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Charles Dickens > Dombey And Son > Chapter 44

Dombey And Son

Chapter 44

A Separation

With the day, though not so early as the sun, uprose Miss Susan
Nipper. There was a heaviness in this young maiden's exceedingly sharp
black eyes, that abated somewhat of their sparkling, and suggested -
which was not their usual character - the possibility of their being
sometimes shut. There was likewise a swollen look about them, as if
they had been crying over-night. But the Nipper, so far from being
cast down, was singularly brisk and bold, and all her energies
appeared to be braced up for some great feat. This was noticeable even
in her dress, which was much more tight and trim than usual; and in
occasional twitches of her head as she went about the house, which
were mightily expressive of determination.

In a word, she had formed a determination, and an aspiring one: it
being nothing less than this - to penetrate to Mr Dombey's presence,
and have speech of that gentleman alone. 'I have often said I would,'
she remarked, in a threatening manner, to herself, that morning, with
many twitches of her head, 'and now I will!'

Spurring herself on to the accomplishment of this desperate design,
with a sharpness that was peculiar to herself, Susan Nipper haunted
the hall and staircase during the whole forenoon, without finding a
favourable opportunity for the assault. Not at all baffled by this
discomfiture, which indeed had a stimulating effect, and put her on
her mettle, she diminished nothing of her vigilance; and at last
discovered, towards evening, that her sworn foe Mrs Pipchin, under
pretence of having sat up all night, was dozing in her own room, and
that Mr Dombey was lying on his sofa, unattended.

With a twitch - not of her head merely, this time, but of her whole
self - the Nipper went on tiptoe to Mr Dombey's door, and knocked.
'Come in!' said Mr Dombey. Susan encouraged herself with a final
twitch, and went in.

Mr Dombey, who was eyeing the fire, gave an amazed look at his
visitor, and raised himself a little on his arm. The Nipper dropped a

'What do you want?' said Mr Dombey.

'If you please, Sir, I wish to speak to you,' said Susan.

Mr Dombey moved his lips as if he were repeating the words, but he
seemed so lost in astonishment at the presumption of the young woman
as to be incapable of giving them utterance.

'I have been in your service, Sir,' said Susan Nipper, with her
usual rapidity, 'now twelve 'year a waiting on Miss Floy my own young
lady who couldn't speak plain when I first come here and I was old in
this house when Mrs Richards was new, I may not be Meethosalem, but I
am not a child in arms.'

Mr Dombey, raised upon his arm and looking at her, offered no
comment on this preparatory statement of fact.

'There never was a dearer or a blesseder young lady than is my
young lady, Sir,' said Susan, 'and I ought to know a great deal better
than some for I have seen her in her grief and I have seen her in her
joy (there's not been much of it) and I have seen her with her brother
and I have seen her in her loneliness and some have never seen her,
and I say to some and all - I do!' and here the black-eyed shook her
head, and slightly stamped her foot; 'that she's the blessedest and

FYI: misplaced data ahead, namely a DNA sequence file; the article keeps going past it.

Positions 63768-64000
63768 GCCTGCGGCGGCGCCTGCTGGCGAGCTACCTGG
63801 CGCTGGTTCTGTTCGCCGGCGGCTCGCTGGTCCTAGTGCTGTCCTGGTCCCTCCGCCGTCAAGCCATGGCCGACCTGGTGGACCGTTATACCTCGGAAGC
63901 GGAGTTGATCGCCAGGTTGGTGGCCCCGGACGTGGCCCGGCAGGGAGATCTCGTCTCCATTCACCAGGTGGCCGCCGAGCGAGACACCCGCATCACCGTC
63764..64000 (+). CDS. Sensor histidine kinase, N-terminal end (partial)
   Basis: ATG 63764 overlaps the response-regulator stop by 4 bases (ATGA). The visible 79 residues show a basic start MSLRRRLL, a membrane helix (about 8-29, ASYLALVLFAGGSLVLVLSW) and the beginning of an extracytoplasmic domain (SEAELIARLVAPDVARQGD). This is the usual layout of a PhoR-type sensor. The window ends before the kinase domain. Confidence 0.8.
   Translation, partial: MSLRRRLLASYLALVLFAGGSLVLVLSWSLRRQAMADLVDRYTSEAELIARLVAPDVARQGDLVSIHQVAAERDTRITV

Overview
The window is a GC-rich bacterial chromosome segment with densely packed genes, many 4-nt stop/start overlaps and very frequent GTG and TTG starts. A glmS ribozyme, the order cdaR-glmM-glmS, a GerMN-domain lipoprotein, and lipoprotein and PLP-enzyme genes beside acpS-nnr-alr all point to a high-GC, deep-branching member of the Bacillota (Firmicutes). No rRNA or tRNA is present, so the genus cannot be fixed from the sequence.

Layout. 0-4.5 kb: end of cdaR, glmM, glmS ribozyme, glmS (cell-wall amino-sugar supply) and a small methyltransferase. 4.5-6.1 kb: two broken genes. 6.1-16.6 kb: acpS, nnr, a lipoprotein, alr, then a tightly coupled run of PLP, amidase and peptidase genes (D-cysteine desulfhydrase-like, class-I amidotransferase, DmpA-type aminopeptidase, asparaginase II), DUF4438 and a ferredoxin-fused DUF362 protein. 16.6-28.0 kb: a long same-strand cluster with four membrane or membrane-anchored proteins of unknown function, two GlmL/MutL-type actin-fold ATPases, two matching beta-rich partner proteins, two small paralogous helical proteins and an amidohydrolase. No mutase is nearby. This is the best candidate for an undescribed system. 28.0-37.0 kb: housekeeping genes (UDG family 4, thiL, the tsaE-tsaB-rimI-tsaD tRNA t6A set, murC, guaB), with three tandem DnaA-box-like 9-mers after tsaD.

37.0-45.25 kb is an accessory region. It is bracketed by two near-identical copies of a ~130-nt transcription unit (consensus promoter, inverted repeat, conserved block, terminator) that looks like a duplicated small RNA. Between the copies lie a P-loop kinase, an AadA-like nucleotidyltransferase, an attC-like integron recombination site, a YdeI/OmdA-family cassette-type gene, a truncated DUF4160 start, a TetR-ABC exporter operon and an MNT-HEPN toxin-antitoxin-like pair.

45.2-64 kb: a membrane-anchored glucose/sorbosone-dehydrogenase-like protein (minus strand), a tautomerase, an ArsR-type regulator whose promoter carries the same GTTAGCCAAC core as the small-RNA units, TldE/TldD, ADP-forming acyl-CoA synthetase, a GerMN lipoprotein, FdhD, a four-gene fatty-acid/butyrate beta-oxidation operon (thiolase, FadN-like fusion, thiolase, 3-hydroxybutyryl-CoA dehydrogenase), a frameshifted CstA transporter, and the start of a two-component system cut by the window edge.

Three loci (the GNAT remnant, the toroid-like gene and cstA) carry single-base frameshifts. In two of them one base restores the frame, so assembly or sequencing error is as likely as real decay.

dearest angel is Miss Floy that ever drew the breath of life, the more
that I was torn to pieces Sir the more I'd say it though I may not be
a Fox's Martyr..'

Mr Dombey turned yet paler than his fall had made him, with
indignation and astonishment; and kept his eyes upon the speaker as if
he accused them, and his ears too, of playing him false.

'No one could be anything but true and faithful to Miss Floy, Sir,'
pursued Susan, 'and I take no merit for my service of twelve year, for
I love her - yes, I say to some and all I do!' - and here the
black-eyed shook her head again, and slightly stamped her foot again,
and checked a sob; 'but true and faithful service gives me right to
speak I hope, and speak I must and will now, right or wrong.

'What do you mean, woman?' said Mr Dombey, glaring at her. 'How do
you dare?'

'What I mean, Sir, is to speak respectful and without offence, but
out, and how I dare I know not but I do!'said Susan. 'Oh! you don't
know my young lady Sir you don't indeed, you'd never know so little of
her, if you did.'

Mr Dombey, in a fury, put his hand out for the bell-rope; but there
was no bell-rope on that side of the fire, and he could not rise and
cross to the other without assistance. The quick eye of the Nipper
detected his helplessness immediately, and now, as she afterwards
observed, she felt she had got him.

'Miss Floy,' said Susan Nipper, 'is the most devoted and most
patient and most dutiful and beautiful of daughters, there ain't no
gentleman, no Sir, though as great and rich as all the greatest and
richest of England put together, but might be proud of her and would
and ought. If he knew her value right, he'd rather lose his greatness
and his fortune piece by piece and beg his way in rags from door to
door, I say to some and all, he would!' cried Susan Nipper, bursting
into tears, 'than bring the sorrow on her tender heart that I have
seen it suffer in this house!'

'Woman,' cried Mr Dombey, 'leave the room.

'Begging your pardon, not even if I am to leave the situation,
Sir,' replied the steadfast Nipper, 'in which I have been so many
years and seen so much - although I hope you'd never have the heart to
send me from Miss Floy for such a cause - will I go now till I have
said the rest, I may not be a Indian widow Sir and I am not and I
would not so become but if I once made up my mind to burn myself
alive, I'd do it! And I've made my mind up to go on.'

Which was rendered no less clear by the expression of Susan
Nipper's countenance, than by her words.